Another thing I love about chiffon cakes is that, when you're making cakes with a filling or frosting that must be refrigerated, chiffon cake is fine straight out of the refrigerator; but butter cake needs to be brought to room temperature for the proper texture. 

The ThermoWorks Hi-Temp Silicone Tools

I've tried dozens of spatulas over the years (as you may know, I have a serious gadget habit), and thought I'd found the ultimate one 8 years ago. But when ThermoWorks came out with theirs I could see that its shape would likely solve the only problem I had with my old favorite. So I had to try it. And it did solve that problem. I have a new favorite and I don't see how it could be improved upon.  

With its rounded side, this spatula scrapes every last drop of batter from my mixing bowls as well. I got the small and the medium and use them both. If you're cooking for a large family or making big quantities of food for whatever reason, you might also want to get the large spatula. And I got the spoonula for making custards and puddings. They're all part of the ThermoWorks Hi-Temp (rated to 600F) Silicone Tools collection, as are the silicone hotpad/trivets you've seen here before. 

See the giveaway info below the recipe. Two winners will be selected!

Orange Chiffon Cake - and ThermoWorks Silicone Tools Giveaway / www.delightfulrepast.com

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Orange Chiffon Cake

(Makes one 7-inch/18 cm tube cake)

3 large eggs, separated while cold, then brought to room temperature (about 1 hour)
3/4 dip-and-sweep cup (3.75 ounces/106 grams) unbleached all-purpose flour
1/8 packed cup (0.5 ounce/14 grams) non-GMO cornstarch
3/4 cup (5.25 ounces/149 grams) sugar, divided
1 1/2 teaspoons baking powder
1/4 teaspoon salt
Finely grated zest of one large orange (about 1 tablespoon)
1/4 teaspoon cream of tartar
1/4 cup (2 fluid ounces/59 ml) extra virgin olive oil
1/4 cup (2 fluid ounces/59 ml) freshly squeezed orange juice
1 teaspoon vanilla extract

1 Separate the cold eggs, putting the whites into a 1.5- to 2-quart mixing bowl and the yolks into a small bowl. Cover and bring to room temperature, about 1 hour.

2 Once the separated eggs are at room temperature, preheat oven to 350F/180C/Gas4. Cut a 7-inch circle of baking parchment paper to fit in the bottom of the pan. Do not grease the pan. 

3 In 2.5- to 3-quart mixing bowl, whisk together flour, cornstarch, 1/2 cup (3.5 ounces/99 grams) of the sugar, baking powder, salt, and orange zest.

4 Add the cream of tartar to the room temperature egg whites in the 1.5- to 2-quart mixing bowl. Using hand mixer on medium speed, beat the egg whites and cream of tartar until nearly at soft peaks stage. On high speed, gradually beat in the remaining 1/4 cup (1.75 ounces/50 grams) sugar until egg whites are stiff enough to hold up in soft peaks but are still glossy and moist. Watching carefully, continue beating until whites just reach stiff peaks but are not dry; set aside.

5 Make a well in the center of the flour mixture and add the egg yolks, olive oil, orange juice, and vanilla extract. Whisk vigorously, or beat with hand mixer on medium speed, until smooth, about one minute.

6 With a silicone spatula*, gently fold the egg whites, a third at a time, into the batter just until blended.

* The ThermoWorks hi-temp silicone spatulas (small or medium—I used the small) are perfect for this. The shape does the best job of scraping the bowl clean. And they are an easy-to-clean one-piece design.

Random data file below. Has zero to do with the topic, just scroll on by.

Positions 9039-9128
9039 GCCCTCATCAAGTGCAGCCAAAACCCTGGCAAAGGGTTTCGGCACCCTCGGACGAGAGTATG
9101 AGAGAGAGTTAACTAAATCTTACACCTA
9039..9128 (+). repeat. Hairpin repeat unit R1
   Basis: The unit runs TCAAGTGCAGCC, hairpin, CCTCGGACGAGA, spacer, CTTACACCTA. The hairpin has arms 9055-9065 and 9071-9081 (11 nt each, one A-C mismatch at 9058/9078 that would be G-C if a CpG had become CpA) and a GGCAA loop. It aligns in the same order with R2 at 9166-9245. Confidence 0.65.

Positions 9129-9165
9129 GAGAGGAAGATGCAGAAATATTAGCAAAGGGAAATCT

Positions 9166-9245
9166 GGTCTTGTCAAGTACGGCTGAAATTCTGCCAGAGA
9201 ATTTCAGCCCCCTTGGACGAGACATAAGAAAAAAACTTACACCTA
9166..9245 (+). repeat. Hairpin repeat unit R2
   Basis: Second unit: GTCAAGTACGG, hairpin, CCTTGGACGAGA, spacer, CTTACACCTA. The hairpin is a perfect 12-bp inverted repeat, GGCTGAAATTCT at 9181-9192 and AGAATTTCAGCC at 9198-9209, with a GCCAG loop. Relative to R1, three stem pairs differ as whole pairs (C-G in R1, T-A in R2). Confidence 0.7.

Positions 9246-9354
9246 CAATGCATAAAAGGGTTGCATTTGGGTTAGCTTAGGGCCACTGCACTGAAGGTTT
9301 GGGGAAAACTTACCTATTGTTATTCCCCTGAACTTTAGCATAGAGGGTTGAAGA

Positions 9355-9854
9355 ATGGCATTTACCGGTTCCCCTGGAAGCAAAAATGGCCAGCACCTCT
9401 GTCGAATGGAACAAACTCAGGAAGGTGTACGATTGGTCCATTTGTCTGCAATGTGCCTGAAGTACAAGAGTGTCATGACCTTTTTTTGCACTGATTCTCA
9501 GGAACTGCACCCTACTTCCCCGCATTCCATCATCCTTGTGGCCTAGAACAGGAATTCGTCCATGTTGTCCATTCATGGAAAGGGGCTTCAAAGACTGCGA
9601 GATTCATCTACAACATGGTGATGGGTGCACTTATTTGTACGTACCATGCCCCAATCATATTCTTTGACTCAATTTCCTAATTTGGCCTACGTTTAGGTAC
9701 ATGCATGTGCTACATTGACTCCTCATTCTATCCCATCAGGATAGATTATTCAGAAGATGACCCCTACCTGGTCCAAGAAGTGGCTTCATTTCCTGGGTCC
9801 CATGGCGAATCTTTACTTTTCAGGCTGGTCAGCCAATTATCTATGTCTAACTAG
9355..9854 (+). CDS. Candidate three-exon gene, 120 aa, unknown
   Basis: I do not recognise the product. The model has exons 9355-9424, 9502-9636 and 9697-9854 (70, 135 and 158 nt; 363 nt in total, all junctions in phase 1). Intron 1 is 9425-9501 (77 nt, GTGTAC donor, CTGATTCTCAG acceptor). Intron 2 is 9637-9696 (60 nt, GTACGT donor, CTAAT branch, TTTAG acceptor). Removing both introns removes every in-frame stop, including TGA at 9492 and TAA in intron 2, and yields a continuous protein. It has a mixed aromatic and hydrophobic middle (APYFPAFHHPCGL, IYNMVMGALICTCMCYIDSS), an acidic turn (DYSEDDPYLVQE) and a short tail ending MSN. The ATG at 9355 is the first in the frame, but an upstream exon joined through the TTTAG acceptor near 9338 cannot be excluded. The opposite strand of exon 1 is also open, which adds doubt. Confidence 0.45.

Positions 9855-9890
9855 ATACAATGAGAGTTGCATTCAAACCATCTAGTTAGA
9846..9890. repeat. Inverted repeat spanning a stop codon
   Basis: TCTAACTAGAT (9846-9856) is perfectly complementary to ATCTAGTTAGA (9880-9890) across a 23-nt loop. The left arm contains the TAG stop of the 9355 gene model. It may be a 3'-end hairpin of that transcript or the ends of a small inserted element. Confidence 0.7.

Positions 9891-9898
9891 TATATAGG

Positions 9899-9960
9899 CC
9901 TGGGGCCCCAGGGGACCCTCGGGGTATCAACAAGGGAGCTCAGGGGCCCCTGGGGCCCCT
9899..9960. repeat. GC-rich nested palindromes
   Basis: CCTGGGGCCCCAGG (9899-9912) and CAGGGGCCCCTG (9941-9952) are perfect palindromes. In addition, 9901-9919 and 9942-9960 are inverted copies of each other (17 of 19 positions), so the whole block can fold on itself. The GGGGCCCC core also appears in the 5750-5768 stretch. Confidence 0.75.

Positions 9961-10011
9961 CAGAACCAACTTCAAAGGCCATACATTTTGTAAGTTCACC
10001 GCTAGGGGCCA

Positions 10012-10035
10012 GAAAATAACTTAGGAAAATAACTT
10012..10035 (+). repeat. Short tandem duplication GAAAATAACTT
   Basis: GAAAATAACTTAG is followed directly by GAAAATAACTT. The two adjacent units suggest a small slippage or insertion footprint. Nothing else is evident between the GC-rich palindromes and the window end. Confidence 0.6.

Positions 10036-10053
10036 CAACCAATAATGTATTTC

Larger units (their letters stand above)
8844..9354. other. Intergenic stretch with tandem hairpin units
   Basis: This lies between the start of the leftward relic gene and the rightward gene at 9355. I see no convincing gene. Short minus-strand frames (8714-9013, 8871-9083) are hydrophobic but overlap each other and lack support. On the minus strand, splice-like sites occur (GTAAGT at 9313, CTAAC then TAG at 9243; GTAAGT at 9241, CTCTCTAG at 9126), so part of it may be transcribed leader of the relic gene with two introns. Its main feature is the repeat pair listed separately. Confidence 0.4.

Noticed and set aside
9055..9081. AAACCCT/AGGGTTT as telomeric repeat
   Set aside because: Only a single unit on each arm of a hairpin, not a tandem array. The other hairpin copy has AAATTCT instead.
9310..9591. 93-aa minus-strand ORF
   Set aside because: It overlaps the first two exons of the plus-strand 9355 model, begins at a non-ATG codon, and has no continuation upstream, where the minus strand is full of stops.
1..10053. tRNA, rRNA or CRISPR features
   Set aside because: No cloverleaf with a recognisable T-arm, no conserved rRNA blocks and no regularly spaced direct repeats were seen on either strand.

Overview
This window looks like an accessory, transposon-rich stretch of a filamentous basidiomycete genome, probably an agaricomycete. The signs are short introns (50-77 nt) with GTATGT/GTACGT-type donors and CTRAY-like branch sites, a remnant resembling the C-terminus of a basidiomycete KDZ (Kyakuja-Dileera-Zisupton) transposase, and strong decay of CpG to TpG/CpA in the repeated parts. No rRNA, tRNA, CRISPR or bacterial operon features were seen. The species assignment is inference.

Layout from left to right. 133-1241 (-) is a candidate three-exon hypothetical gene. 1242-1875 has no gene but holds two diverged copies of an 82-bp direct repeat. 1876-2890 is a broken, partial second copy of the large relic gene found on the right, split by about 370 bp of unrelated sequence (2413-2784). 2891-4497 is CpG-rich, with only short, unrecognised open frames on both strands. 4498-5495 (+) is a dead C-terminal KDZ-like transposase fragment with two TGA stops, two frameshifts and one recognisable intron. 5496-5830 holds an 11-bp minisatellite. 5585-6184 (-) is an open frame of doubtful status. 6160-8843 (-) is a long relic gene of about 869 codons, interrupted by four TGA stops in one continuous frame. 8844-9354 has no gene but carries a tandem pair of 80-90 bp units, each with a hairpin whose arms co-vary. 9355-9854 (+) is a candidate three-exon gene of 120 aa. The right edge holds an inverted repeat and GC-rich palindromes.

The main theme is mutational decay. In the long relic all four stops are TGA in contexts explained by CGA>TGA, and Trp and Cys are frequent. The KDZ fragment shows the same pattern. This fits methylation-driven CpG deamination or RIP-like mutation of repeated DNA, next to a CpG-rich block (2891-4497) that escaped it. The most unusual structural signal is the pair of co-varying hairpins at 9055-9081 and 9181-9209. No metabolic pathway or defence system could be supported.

7 Pour the batter into the prepared pan and gently smooth the top and run a skewer through the batter a few times to break up any large air bubbles. Bake for about 35 to 40 minutes, or until a wooden skewer inserted into the center of the cake comes out clean or cake springs back when pressed gently. Immediately turn the pan upside down over the neck of a wine bottle and leave it there for 30 to 45 minutes.

Orange Chiffon Cake (this photo, cooling a cake in a tube pan on a wine bottle) / www.delightfulrepast.com
Cooling a cake in a tube pan on a wine bottle really works!
Doing this keeps the chiffon cake from settling and losing its light texture.
(That's a ThermoWorks 7-inch Hi-Temp Silicone Hotpad/Trivet on top of the pan
and my favorite timer, ThermoWorks TimeStack, that times four things at once!)

8 To remove the cake from the pan, run a thin-bladed metal spatula around the tube and the inside of the pan. Invert onto serving platter and let cool completely. If you like, make a simple glaze of powdered sugar and orange juice to drizzle over the cake.

ThermoWorks Hi-Temp Silicone Tools Giveaway

This giveaway is open to readers in the US* who are 18 years of age or older. To enter, leave a comment below (one entry per person). Be sure to tell me what color you prefer. Please include your email address in the body of your comment. If your name is drawn and I have no way to contact you, you will be disqualified. Must enter by 11:59 p.m. Eastern time Tuesday November 22.

* If you are outside the US but would like to have this sent to someone you know in the US, go ahead and enter!

Two winners will be chosen by random drawing and be announced here in the comments before noon Eastern time on Thursday November 24. If I don't hear back from the winners of the random drawing by noon Eastern time Saturday November 26, new winner(s) will be selected from the original entrants (those who commented before the giveaway deadline).

Disclosure: ThermoWorks provided the spatulas and spoonula for review purposes and two sets for the giveaway. The views expressed here are entirely my own. I always tell my readers what I really think!

Disclosure: We are a participant in the Amazon Services LLC Associates Program, an affiliate advertising program designed to provide a means for us to earn fees by linking to Amazon .com and affiliated sites. We are a ThermoWorks affiliate, earning a small commission at no cost to you on purchases made through our links. This helps cover some of the costs of running the blog. Thank you for your support.